To apply:

  • Download the application from cookcountytreasurer.com
  • Submit the completed application and copies of the required documents to the Treasurer’s Office
  • The deadline is March 1, 2019. Applications after that date cannot be accepted
  • Homeowners must reapply every year

Post Sposored by Relias Law Group, Ltd.
150 S. Wacker Drive, Suite 1600
Chicago, IL 60606
(312) 428-3016 Office

With the Super Bowl behind us, many now are focusing on 2019 in earnest. So too with real estate tax assessments. February will usher in the beginning of a new assessment era as the old guard, Joseph Berrios, was ousted from the assessing office last year.

Fritz Kaegi, the newly elected assessor, will begin issuing 2019 assessments for Rogers Park (2/15/19), Riverside (2/5/19), River Forest (2/6/19) and Norwood Park (2/22/19) townships later this month. Filing deadlines are about 30 days from the date appeals open.

Generally, only townships that are being re-assessed as part of the Triennial Reassessment will receive increases and thus merit assessment review and possible appeal action. However, this year may be different. Assessors can reassess properties at any time. In fact, Mr. Kaegi has shown admiration for jurisdictions who assess on an annual basis like New York. Consequently, properties that historically would not be reassessed could be reassessed in 2019.

Furthermore, with the new assessor in office, a new approach to valuation may open the door for additional assessment relief. Given the strength of the current real estate market, new evidence may be available to support appeals that were not available in 2017 or 2018. In short, property owners and condo associations should consider assessment appeals in 2019 even if the property is not reassessed this year.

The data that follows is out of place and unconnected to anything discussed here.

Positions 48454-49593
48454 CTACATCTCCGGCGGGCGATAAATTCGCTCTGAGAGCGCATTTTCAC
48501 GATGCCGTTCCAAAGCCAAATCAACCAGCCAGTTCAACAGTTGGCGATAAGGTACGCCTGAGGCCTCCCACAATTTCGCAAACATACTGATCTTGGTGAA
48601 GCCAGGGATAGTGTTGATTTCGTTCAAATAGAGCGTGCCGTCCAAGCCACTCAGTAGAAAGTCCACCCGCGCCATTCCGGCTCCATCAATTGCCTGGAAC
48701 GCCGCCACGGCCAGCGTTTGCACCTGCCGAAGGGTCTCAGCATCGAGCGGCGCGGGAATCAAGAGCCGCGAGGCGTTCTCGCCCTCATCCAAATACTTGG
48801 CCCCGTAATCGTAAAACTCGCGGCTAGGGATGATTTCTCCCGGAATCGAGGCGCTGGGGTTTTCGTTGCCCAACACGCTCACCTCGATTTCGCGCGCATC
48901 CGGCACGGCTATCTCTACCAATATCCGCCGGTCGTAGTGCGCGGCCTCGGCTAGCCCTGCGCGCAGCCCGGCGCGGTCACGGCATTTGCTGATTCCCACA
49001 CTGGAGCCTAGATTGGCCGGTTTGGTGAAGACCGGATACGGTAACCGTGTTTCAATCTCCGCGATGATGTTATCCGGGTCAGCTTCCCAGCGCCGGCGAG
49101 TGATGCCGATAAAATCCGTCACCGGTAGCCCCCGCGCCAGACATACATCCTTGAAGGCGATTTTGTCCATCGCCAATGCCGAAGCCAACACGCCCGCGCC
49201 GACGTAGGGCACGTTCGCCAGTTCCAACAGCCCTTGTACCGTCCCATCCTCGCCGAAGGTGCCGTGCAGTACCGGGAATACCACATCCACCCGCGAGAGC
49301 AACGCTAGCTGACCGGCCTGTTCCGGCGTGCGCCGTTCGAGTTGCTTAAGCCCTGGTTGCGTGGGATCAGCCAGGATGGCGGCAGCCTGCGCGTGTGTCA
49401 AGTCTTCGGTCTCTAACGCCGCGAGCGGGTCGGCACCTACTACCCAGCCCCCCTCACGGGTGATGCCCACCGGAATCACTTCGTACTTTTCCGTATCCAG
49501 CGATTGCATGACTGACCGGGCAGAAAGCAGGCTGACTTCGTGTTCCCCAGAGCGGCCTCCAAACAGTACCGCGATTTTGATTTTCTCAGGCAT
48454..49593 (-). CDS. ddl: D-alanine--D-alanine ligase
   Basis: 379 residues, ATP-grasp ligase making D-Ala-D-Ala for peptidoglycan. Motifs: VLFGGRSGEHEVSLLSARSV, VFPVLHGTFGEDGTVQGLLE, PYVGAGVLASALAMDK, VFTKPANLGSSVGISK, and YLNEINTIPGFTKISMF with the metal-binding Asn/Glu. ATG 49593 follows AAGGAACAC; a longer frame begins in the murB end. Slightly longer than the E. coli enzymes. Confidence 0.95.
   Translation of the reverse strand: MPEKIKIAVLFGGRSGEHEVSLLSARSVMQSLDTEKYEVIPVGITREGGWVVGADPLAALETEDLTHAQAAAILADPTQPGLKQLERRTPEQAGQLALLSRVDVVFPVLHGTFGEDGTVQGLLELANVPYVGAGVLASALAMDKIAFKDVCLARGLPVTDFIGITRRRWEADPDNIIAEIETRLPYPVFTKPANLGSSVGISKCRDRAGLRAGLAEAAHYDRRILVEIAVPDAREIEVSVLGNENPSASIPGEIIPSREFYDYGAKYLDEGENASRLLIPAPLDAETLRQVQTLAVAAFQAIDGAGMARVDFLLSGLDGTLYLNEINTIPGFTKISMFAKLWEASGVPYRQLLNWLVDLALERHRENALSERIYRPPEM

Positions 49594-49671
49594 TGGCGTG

Please contact George Relias at (312) 428-3021 or This email address is being protected from spambots. You need JavaScript enabled to view it. to discuss your potential tax reduction.

Chicago’s recent record-breaking cold temperatures presented associations with unique challenges and questions. Specifically, are associations liable for slip-and-fall cases that arise from accumulation of snow and ice?

The Illinois legislature passed the Snow and Ice Removal Act in 1979 to incentivize homeowners to remove ice and snow by providing associations with immunity from liability resulting from their efforts to remove snow or ice. However, recent case law has limited the scope and extent of the immunity. Therefore, it is important that associations understand the situations where the act does not provide immunity. They include:

  1. Slip-and-fall cases that were caused by defective conditions of the property, such as building defects.
  2. Slip-and-fall cases that were caused by negligent maintenance of the premises. The act does not provide immunity from omissions in the care of the premises.
  3. Associations will not be protected from liability for shoveling areas that are not municipal sidewalks that borders their property. In these cases, associations may be exposed to claims that the association’s efforts in removing the snow or ice were negligently performed.

The best course of action that associations can take is to be proactive regarding the condition of the property, as well with the maintenance of the premises.

To learn more, click here.